The front line of health care is crammed between the linguica and callus removers. Yet we breeze past pharmacists as though they were dried prunes.
It’s time to break that habit. Pharmacists and a handful of others – including nurse practitioners – are part of a growing, important corps of providers called “physician extenders.” Although that makes them sound like a variety of Hamburger Helper, they are bridging the gap between the doctor supply and the demands of newly insured patients.
They’re becoming advocates, educators, psychologists, lifestyle translators, life-saving human data bases, and red, green or yellow flags to our habits. You can almost always find a pharmacist. How quickly can you see your doctor? And pharmacists are playing increasingly important roles at patient bedsides.
Legislation has placed pharmacists at the nexus of ethically complex encounters that can include providing medications for patient-assisted suicide (or not), over-the-counter contraceptives (once the prescription-only province of physicians) and involvement with medical marijuana.
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While still answering “Do I feed a cold and starve a fever?” queries, they also translate the arcane world of formularies. That includes sometimes determining whether a pricey brand-name drug prescribed by a physician can through science and diplomacy be changed to a cheaper generic that is acceptable to everyone.
“The needs of people go beyond their medication needs,” said Will Ofstad, assistant dean for education at California Health Sciences University in Clovis. “A big part is education. Another big part is motivation.”
Ten years ago, pharmacists handled medication dosing and didn’t spend time outside their drugstores and offices, said Bruce A. Lepley, director of pharmacy at Fresno’s Community Regional Medical Center.
They’re now part of a daily caravan of stethoscopes and smocks visiting hospitalized patients.
“We try to get to know you better than your family physician does,” said Lepley, who has been part of the metamorphosis for nearly 40 years.
“Including a pharmacist in a care team leads to significant savings – $10 for each dollar invested – and reduces medical errors,” Ofstad said. “It improves access to high-quality, patient-centered care, particularly in underserved communities.”
Ofstad, a certified diabetes educator, said benefits can be keenly felt in that disease, which hits hard in the Valley and costs California $24 billion annually. Diabetes hospitalization accounts for half that spending.
As the region’s safety net, Community Regional and its pharmacists try to alter that trajectory.
“Can we convince patients to get well in the time we have them? Then we can make a difference,” Lepley said.
Discharge planning – where to guide patients for continuing care when they’re healthy enough to leave the hospital – can reduce costly readmissions. Once out the door, patient follow-up can be tricky when they have no permanent address or phone.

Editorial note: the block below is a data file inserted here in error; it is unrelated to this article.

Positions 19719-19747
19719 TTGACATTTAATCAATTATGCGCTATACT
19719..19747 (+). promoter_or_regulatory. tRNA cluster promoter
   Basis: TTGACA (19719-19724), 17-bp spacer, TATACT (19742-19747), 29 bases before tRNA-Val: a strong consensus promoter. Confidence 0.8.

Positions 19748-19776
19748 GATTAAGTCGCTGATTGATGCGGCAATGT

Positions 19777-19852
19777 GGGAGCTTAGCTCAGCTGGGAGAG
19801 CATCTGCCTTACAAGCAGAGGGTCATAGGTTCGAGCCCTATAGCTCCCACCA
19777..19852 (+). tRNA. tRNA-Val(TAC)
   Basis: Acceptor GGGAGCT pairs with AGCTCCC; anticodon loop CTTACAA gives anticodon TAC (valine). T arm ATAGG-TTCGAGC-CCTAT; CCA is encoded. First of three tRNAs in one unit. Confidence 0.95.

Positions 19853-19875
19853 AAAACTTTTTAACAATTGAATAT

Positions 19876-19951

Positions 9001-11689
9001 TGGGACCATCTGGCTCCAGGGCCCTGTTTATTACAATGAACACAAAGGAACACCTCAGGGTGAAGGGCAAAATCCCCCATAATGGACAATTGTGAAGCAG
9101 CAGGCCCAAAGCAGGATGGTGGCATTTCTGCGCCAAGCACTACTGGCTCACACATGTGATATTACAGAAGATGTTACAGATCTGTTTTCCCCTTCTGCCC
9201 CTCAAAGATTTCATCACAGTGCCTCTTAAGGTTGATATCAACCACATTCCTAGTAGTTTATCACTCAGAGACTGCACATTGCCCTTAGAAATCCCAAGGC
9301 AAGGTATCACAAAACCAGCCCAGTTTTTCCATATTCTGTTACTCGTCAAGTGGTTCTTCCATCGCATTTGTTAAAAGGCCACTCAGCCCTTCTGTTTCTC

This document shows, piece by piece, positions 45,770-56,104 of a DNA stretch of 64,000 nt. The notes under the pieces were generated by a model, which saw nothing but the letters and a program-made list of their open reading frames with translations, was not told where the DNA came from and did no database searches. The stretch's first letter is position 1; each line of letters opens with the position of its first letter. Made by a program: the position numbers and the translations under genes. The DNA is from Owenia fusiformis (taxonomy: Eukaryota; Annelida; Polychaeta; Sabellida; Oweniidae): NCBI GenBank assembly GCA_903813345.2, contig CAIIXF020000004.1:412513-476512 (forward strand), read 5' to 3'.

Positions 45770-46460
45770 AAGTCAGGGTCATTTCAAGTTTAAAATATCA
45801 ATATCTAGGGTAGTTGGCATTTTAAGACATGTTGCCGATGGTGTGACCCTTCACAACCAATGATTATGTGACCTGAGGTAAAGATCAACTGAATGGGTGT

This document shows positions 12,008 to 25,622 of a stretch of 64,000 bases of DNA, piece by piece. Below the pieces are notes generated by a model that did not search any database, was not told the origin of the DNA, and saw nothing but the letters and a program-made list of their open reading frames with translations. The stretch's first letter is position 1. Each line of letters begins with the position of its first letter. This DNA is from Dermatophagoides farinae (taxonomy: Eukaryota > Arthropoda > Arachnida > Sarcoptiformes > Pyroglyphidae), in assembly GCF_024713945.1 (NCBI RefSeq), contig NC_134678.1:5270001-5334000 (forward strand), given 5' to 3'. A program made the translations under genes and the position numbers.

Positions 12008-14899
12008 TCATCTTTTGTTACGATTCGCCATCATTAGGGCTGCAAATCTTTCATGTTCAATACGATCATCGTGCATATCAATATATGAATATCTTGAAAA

Building a sustainable dietary way of life for a diabetic is preferable to helping them adjust to a prosthetic leg from an avoidable amputation. Yet some insurers won’t pay for diabetes education.
Pharmacy education goals are changing. At CHSU in Clovis, the published targets include civic engagement and “a high degree of innovation, divergent thinking and risk taking.”
The future compels adjustments, says the American Association of Colleges of Pharmacy:
▪ We’re living longer and getting more diseases.
▪ We’re encountering more complex medications.
▪ More physicians are retiring.
▪ We’re trying to control costs and ensure quality.
▪ We’re relying more on education-based preventive and home care.
The number of U.S. pharmacy schools has exploded – from 80 in 2000 to 135 now. Federal statistics say there were more than 297,000 pharmacists in 2014, most working in stores. Researchers warn of a glut. Hiring is slowing in retail – where pharmacists were once lured from hospitals by better pay and shorter hours.
Corporate mergers and mail-order pharmacies are eroding that market.
Demand is tilting toward direct patient care. But hospitals need a reimbursement formula that pays fairly for pharmacists as the delivery system shifts from volume-based to value-based. Medications can be ordered from many specialists, but pharmacists are expected to assess them and prevent screw-ups. Who has a rewards category for errors avoided?
There is much incidental wisdom available as Walgreens or CVS fills your prescription.
▪ “Will this drug worsen my wife’s constipation?”
▪ “I know this nauseates you, so I’m phoning your doctor to get the OK to switch to another medication.”
▪ “Yes, we can provide bottle labels in Spanish.”
Throw in a flu shot. The how-to’s on using the blood-pressure tester. And help in purchasing a cane. These investments of time and skill aren’t usually built into a physician’s workday.
Give the future a whirl. Spend less time selecting salsa and a few minutes asking for a pharmacist consultation.
John G. Taylor, a former Fresno Bee reporter and editor, is owner-operator of the JT Communications Company LLC. Write to him at firstname.lastname@example.org.